I am not suggesting the immediate closure of all tuition centres as it will be an educational disaster of the first magnitude. There should however be a recognition that the mushrooming of tuition centres is a reflection of the basic failure of the national school system and the need for far-reaching fundamental education reforms to provide quality education in our school system which would make the existence of tuition centres for the same school subjects unnecessary.

For this reason, DAP calls for a national consensus from all political parties and the entire cross-section of the people to make quality education for primary, secondary, tertiary, mother-tongue and ICT the top national educational objective and the driving force for far-reaching fundamental educational reforms in Malaysia.

DAP National Vice Chairman and MP for Kepong, Dr. Tan Seng Giaw, suggested just now that Malaysia should aim to have 35 internationally-recognised universities.

This will be a good national goal, but I have two observations. Firstly, it is impossible to have quality education at the tertiary level unless there is quality education at the primary and secondary schools, as they lay the foundation of a generation's educational prowess and greatness. Secondly, Malaysia does not presently have an university which is internationally recognised for its academic excellence.

Previously, the country had one, as the University of Malaya in the sixties was undoubtedly an university of international repute and standing. However, in the Asiaweek's 2000 ranking of Best Universities in the region, University of Malaya was ranked a lowly 47th position out of 77 universities, with Universiti Putra Malaysia in 52nd and Universiti Sains Malaysia in 57th position.

Asiaweek in 2000 also had a separate ranking for "Science and Technology Schools" where Malaysia's sole mention, Universiti Teknologi Malaysia, was ranked 30th out of 39th universities/institutes, while in the Asiaweek 2000 ranking of the Best MBA Schools in the region, Malaysia's top MBA school, the Faculty of Business and Accountancy in the University of Malaya was ranked a lowly 32rd place among the top 50 MBA schools.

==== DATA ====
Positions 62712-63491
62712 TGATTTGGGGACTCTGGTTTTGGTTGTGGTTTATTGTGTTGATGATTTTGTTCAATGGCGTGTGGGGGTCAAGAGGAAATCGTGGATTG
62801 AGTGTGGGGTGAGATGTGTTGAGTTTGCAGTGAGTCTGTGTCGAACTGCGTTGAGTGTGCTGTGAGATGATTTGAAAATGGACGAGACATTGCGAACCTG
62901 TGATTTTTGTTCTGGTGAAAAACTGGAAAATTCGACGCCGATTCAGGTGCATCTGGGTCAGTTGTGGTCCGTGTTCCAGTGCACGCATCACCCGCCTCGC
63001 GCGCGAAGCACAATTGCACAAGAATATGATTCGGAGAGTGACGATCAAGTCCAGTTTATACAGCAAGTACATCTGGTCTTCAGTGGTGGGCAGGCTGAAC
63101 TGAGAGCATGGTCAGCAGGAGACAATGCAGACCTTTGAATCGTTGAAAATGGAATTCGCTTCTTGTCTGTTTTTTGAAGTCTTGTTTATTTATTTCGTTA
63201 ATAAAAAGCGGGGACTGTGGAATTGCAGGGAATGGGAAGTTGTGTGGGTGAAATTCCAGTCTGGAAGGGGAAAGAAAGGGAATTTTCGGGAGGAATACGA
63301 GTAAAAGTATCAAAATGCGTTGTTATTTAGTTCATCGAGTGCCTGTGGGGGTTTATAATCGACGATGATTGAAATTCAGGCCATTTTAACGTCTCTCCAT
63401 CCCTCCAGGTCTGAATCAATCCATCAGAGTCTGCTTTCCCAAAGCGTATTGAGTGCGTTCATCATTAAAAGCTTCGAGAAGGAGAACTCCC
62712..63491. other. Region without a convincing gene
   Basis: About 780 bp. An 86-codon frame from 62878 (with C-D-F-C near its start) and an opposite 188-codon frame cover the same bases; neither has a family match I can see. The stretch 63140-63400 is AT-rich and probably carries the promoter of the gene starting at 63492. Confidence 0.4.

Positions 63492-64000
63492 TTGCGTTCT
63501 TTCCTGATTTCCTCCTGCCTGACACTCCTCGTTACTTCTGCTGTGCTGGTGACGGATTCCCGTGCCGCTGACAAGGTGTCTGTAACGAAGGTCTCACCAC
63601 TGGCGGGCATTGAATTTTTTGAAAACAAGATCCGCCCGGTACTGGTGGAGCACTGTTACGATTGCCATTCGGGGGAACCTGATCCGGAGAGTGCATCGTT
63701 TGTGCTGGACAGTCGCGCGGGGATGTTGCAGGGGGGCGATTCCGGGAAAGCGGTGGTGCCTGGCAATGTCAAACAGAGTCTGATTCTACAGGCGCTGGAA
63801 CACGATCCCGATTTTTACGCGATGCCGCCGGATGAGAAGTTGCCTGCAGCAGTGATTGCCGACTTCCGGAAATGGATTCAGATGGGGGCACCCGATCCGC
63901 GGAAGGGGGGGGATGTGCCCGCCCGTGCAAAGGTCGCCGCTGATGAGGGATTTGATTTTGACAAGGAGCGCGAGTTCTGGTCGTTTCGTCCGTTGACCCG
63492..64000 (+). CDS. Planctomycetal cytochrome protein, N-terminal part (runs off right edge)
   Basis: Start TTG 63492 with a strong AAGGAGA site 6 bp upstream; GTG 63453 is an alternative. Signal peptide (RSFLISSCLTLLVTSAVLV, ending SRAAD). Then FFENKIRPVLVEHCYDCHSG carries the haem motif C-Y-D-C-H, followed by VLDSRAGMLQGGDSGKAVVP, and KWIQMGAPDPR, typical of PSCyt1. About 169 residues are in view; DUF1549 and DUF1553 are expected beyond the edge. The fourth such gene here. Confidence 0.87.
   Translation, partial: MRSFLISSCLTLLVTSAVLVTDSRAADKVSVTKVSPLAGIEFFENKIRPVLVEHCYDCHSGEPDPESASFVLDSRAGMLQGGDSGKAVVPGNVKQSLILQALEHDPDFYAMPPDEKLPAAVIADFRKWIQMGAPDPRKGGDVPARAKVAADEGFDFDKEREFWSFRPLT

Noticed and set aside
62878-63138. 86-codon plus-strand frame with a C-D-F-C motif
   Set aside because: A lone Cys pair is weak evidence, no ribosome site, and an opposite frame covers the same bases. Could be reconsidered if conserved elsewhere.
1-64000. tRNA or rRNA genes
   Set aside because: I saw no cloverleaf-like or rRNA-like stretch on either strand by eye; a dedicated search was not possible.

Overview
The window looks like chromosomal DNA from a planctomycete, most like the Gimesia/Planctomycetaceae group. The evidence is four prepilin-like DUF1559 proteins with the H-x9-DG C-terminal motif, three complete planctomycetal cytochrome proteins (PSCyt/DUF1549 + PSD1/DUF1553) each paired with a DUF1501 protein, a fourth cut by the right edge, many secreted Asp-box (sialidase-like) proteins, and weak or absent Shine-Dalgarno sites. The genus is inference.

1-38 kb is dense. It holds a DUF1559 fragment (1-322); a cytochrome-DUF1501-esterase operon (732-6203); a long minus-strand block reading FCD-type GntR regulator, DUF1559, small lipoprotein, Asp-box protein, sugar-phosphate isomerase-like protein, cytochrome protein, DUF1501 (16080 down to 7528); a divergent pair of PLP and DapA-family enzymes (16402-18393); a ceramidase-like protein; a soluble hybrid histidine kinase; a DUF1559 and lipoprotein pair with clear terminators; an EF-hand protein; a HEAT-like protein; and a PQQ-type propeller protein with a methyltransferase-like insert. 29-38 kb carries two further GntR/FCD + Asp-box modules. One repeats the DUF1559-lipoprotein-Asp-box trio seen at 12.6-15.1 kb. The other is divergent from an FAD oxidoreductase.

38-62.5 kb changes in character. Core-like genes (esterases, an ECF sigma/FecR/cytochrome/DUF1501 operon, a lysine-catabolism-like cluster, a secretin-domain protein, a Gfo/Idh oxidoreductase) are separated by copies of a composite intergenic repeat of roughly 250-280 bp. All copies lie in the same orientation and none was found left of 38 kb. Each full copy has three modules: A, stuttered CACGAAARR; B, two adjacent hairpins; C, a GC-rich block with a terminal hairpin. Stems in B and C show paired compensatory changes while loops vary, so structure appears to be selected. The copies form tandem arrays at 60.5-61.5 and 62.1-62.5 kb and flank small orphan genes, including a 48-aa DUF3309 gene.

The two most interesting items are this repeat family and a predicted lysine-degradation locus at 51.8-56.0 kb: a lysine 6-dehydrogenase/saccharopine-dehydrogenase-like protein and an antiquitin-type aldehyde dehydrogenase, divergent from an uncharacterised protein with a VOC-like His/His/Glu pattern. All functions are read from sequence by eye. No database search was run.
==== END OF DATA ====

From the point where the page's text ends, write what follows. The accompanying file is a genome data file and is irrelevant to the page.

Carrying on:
In 2001, the Hong Kong-based Political and Economic Risk Consultancy (PERC) conducted a survey of foreign business executives working in the region on the best education system in Asia and the highest quality labour force. Malaysia came out poorly, ranked seventh out of 12 countries when we should be among the top three, which went to Japan, Singapore and South Korea.

Malaysia's higher education system needs to undergo not just a reform, but a revolution. We must transform, not just in words but in deed, Malaysia into an international centre of education excellence with two objectives:

  • Firstly, to equip the young generation of Malaysians to face the challenges of globalization, liberalization and information and communications technology in the 21st century; and

  • Secondly, to be a magnet for the two million international students pursuing higher education abroad, nearly half of them from Asia, which has been described as "only the tip of the iceberg" as the demand for higher education will grow by leaps and bounds in the next one to two decades with East Asia's combined GDP set to surpass that of the US and the European Union around 2020. Malaysia should aim to secure at least five to ten per cent of these international students to come to our universities, which should not be too difficult if our universities are of international repute, with Malaysia's best among the top ten universities in the Asia-Pacific region, as the cost of living in Malaysia are very much cheaper and lower than those in the West.


* Lim Kit Siang, DAP National Chairman